Our garage often acts as the ultimate catch-all room of the house – serving as a storage facility for everything we don’t feel like putting away, while simultaneously providing a staging area for a wide variety of activities.
Over time, those activities start to bleed into one another, making the entire space difficult to navigate and no fun to be in. We’ve put together some simple steps for getting your garage in order – so you can actually enjoy using it.
In this article, we’ll focus on reclaiming your garage. Here are 9 simple steps for getting your garage in order – so you can actually enjoy using it.
1. Empty It Out
Starting with a clean slate is one of the most effective ways to organize. Ideally, get everything out of the garage and into the driveway or backyard. That way you can take a long look at the space and sort through what needs to go where. Of course, if you don’t have time to organize your whole garage at once, break it up – empty and organize one section at a time.
2. Allocate Space
You’ve got the workbench, the recycling bins, the automotive supplies, the gardening tools, and the extra storage. You may even have a few additional categories beyond these, but what’s most important right now is for you to decide how to designate your space.
It can help to map out your space and sketch out the portions that are already allocated. If the workbench is bolted to the wall, it’s probably not going anywhere. You can also mark out designated areas for big items with adhesive tape on the floor, to help your family adjust to the new rules for your garage. When there’s a big box marked out on the floor, labeled “lawn mower,” you’re a lot less likely to put the lawn mower somewhere else.
3. Go Upward
In a garage, you tend to have a lot more vertical storage options, compared to other rooms. Usually the best way to go is up when deciding where various supplies go. Shallow shelves make it less likely that items will get forgotten in the back, and deciding exactly which shelves are for what items will help ensure that everything stays in place.
For example, you might keep all the cleaning supplies on one shelf, all the automotive supplies on the shelf below it, and the infrequently used tools on the bottom shelf. There are a lot of pre-made shelving solutions you can buy inexpensively, and shelving plans are widely available, making it easy to construct your own.
Bicycles, ladders, and luggage can also be put in ceiling storage, which is an effective method of getting some of the more unwieldy items out of the way.
4. Label Everything
Labeling is critical for getting the most out of your storage, especially if you have drawers or boxes where you can’t see everything inside.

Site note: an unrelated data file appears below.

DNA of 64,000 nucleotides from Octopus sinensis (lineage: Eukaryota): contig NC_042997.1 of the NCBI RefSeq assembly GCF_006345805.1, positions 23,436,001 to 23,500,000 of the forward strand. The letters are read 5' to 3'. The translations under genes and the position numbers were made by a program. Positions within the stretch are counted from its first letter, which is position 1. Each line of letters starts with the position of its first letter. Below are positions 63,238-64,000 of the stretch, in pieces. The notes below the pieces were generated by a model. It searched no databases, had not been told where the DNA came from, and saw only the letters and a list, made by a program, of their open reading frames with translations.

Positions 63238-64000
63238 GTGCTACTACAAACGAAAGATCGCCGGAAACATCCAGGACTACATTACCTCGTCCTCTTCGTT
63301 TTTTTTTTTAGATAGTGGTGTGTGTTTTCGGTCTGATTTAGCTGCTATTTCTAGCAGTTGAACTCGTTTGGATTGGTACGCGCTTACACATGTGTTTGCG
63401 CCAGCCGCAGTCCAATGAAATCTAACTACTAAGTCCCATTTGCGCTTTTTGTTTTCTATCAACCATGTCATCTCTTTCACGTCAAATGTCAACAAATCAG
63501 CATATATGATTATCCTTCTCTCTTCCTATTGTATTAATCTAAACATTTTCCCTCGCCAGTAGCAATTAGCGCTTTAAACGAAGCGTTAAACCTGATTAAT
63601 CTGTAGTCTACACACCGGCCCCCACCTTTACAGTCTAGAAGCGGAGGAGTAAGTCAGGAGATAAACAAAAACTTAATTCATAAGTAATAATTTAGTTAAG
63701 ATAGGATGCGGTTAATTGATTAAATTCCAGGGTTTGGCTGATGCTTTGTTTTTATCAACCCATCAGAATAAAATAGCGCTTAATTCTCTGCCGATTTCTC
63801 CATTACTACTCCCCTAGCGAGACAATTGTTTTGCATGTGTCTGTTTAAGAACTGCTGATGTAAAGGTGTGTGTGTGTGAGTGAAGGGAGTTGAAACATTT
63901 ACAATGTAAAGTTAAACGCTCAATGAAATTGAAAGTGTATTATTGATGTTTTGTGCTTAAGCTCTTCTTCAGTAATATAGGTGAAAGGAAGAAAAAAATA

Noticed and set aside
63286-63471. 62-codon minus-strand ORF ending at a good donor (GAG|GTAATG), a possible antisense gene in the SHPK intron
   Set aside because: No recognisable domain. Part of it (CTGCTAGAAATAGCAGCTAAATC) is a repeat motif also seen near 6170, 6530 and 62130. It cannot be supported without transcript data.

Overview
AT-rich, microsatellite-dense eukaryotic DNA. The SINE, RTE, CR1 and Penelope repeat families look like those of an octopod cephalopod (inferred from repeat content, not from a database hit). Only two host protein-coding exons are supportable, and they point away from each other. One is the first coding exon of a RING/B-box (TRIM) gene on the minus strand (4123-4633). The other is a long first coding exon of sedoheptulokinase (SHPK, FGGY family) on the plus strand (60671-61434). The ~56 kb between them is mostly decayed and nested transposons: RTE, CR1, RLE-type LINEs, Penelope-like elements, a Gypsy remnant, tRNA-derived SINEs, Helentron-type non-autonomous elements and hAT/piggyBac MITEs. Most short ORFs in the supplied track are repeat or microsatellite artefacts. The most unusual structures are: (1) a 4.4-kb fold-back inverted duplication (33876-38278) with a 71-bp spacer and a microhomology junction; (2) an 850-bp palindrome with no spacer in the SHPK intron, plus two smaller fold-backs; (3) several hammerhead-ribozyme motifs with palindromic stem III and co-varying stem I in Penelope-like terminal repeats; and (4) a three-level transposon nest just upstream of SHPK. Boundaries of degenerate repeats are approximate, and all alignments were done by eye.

Write labels on masking tape if you don’t want to damage the storage container, and keep a detailed list of where you put these out-of-sight items (the computer program and phone app Evernote is great for this – a spreadsheet or simple written list will work too).
5. Organize Work Areas
For areas where items need to be on display rather than tucked away in boxes or on shelves (like the workbench), it’s time to do some spring cleaning. Clear everything out of the work area and put it all back again – this time with a few additions.
If you don’t have a pegboard already, get one – they’re an incredibly effective way of keeping tools close at hand while making sure they’re neatly organized. It’s also a good way to keep them from being damaged by rubbing against one another.
This also goes for your hobby or craft area, such as a gardening tool or bike repair section. Organize it, and you’ll use it more often.
Depending on where you live, you’ll have different rules for recycling. If yours allows you to dump all recyclables into one bin, then you’re good to go, but if you need to sort the recycling, this is a good place to start that organization.
Stack-able bins with open sides make it easy to sort recyclables. Leaving several bins on the floor works too, but you’re going to want that floor space for other purposes. Like I said: in a garage, vertical storage is always the best option.
7. Use the Walls
Anything that can be hung from a hook should be. Often people will lean items like push brooms or shovels
against a corner, where they can fall and block the entryway. Use your walls to keep things like these off the floor and out of your way.
This is also a great rule of thumb for coiled items, like garden hoses or electrical cables. Keep them on a hook and they’ll be easy to unravel whenever you need them.
8. Get Rid of the Leftovers
After you’ve put everything back in your garage, you’ve probably found you have a few items that wound up there over the years – and which no longer have a place.
Often, these things really belong somewhere else in your house, and they’re easy to move to that location. Sometimes, though, these are simply items that you have no use for. Donate them, give them away, sell them on Craigslist, or throw them in the trash. Your garage is perfectly organized now; there’s absolutely no room for clutter.
9. Keep It Up
Finally – now that you have a clean garage – keep it that way! Force yourself to put things away properly and clean up garage messes as they occur; before long it’ll be second nature and you’ll find yourself actually looking forward to spending time in your garage.
About the Author
Nick Domino is a partner at Water Damage Defense, an online distributor of specialty water damage prevention equipment. Water Damage Defense equips homeowners so they can protect their property from the devastating effects of water damage.